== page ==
The City Magazine Since 1975

In the Spirit

In the Spirit
Wilma Maiers is ready to decorate her walking cane and don her Christmas tree hat to make the Holy City holidays all the more merry

If you frequent Charleston performance venues, you’ve surely seen volunteer usher Wilma Maiers, perhaps spotting her cane first, as it’s always adorned with a festive display—plastic ice-cream cones in July, light-up pumpkins in October, Santa hats and dreidels in December. Or, you’ve run into her at the Charleston Farmers Market. Standing out from the crowd for her neon-centric attire as well as for Max, the 14-year-old feline she pushes in a covered stroller, she’s hardly missed a Saturday in a decade. Just in time for Maiers’s busiest season of the year, we sat down with her for a chat.

CM: What brought you to Charleston?
I was born in Iowa and taught junior high in Chicago for 20 years. I visited Charleston for the first time with a friend in 1980, and when I drove over the bridge into the city, my body just went “ahh.” I moved to the Lowcountry shortly after and taught for Charleston County Schools for four years before becoming a union rep for teachers in the South. I had to leave Charleston for my new position but always planned to retire here. In 2005, I finally made my way back.

CM: Where have you ushered?
My first gig, before my bags were even unpacked from the move, was at Piccolo Spoleto. I now usher at the Gaillard Center, Dock Street Theatre, and Charleston Music Hall, and I also volunteer for the Charleston Marathon, Charleston Wine + Food, Historic Charleston Foundation’s Festival of Houses & Gardens, and the Preservation Society of Charleston’s Fall Tour of Homes. Once a week, I work a shift at the Dock Street’s concierge desk.

CM: Why do you volunteer?
I was studying to be a professional tour guide, but my health started declining, making it hard for me to walk for long periods of time. I had two options: stay home and feel sorry for myself or get out in the world. So I decided to volunteer as an usher—I can still socialize without walking too much, and I get to watch some of the best shows in town. Because I live alone and don’t have family in the area, I make a point to go out and visit with people at least once a day.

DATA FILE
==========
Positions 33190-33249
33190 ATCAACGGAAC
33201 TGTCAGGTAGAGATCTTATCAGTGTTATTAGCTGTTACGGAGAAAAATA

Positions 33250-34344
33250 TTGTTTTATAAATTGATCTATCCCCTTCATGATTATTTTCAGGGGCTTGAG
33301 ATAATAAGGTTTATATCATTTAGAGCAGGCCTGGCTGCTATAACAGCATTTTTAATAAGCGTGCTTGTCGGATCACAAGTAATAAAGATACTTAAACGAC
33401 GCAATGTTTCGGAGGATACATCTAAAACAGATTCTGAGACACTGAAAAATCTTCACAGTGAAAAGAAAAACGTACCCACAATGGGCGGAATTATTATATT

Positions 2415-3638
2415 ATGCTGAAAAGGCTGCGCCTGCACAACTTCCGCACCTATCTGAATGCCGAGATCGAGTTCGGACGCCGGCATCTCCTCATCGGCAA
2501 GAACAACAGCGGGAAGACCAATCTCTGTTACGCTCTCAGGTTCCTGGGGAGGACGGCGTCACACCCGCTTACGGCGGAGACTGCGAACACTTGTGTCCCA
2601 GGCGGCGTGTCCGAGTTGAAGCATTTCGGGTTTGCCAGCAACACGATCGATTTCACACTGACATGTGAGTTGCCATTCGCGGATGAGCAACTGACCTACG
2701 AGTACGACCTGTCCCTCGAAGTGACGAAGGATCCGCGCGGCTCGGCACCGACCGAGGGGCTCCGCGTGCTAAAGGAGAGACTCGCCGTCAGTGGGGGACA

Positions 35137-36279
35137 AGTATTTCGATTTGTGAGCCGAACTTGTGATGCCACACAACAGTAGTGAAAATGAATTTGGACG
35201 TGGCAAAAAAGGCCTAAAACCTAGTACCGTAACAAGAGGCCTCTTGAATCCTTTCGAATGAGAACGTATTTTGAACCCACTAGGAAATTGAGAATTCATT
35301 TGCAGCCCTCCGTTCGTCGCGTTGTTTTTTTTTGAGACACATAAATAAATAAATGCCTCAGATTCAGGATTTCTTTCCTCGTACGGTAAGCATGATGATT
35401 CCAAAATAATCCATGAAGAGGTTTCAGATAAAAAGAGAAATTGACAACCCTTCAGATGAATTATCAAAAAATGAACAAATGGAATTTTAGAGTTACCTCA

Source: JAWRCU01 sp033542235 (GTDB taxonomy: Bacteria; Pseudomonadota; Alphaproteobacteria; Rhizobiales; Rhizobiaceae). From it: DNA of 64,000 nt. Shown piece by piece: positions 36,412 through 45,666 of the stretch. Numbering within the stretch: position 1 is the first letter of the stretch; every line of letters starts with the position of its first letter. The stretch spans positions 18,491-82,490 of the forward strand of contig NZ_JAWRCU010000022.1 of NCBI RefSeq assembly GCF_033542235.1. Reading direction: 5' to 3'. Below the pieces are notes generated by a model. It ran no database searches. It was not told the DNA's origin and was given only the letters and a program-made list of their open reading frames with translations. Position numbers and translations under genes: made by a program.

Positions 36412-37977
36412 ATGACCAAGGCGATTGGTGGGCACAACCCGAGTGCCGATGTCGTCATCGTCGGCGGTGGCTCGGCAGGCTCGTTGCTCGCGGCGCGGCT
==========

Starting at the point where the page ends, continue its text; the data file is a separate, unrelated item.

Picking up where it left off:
CM: What’s your favorite part of the holiday season?
There are so many volunteer opportunities, and I really get to dress up. I love going to the market, and the vendors request that I wear my crocheted, light-up Christmas tree hat. When I usher, I have my decorated cane.

CM: How do you fill your time once things slow down in January?
I find out what’s going on around town, then visit event websites and use the SignUpGenius app to volunteer for them. And even though I’m not “officially” a tour guide, I still pull tourists aside on King Street and tell them about the history of a building or side street they’re approaching. Moving to Charleston and becoming so immersed in the city—it’s been a lot of fun.

Lives: In North Charleston with her cat, Max, a leash-trained Siamese and ragdoll mix

Educated: She holds a bachelor’s from Mundelein College and a master’s from Northwestern University, both in Illinois.

Serves: As the president of the Summerville Kiwanis Club, she offers a monthly presentation to children in the Kiwanis Terrific Kids program.

Most treasured gifts: Vendor Elizabeth Curry McConnell, of Charleston Views, takes Maiers’s photo at each farmers market. At the end of every season, all the vendors sign the album before presenting it to her.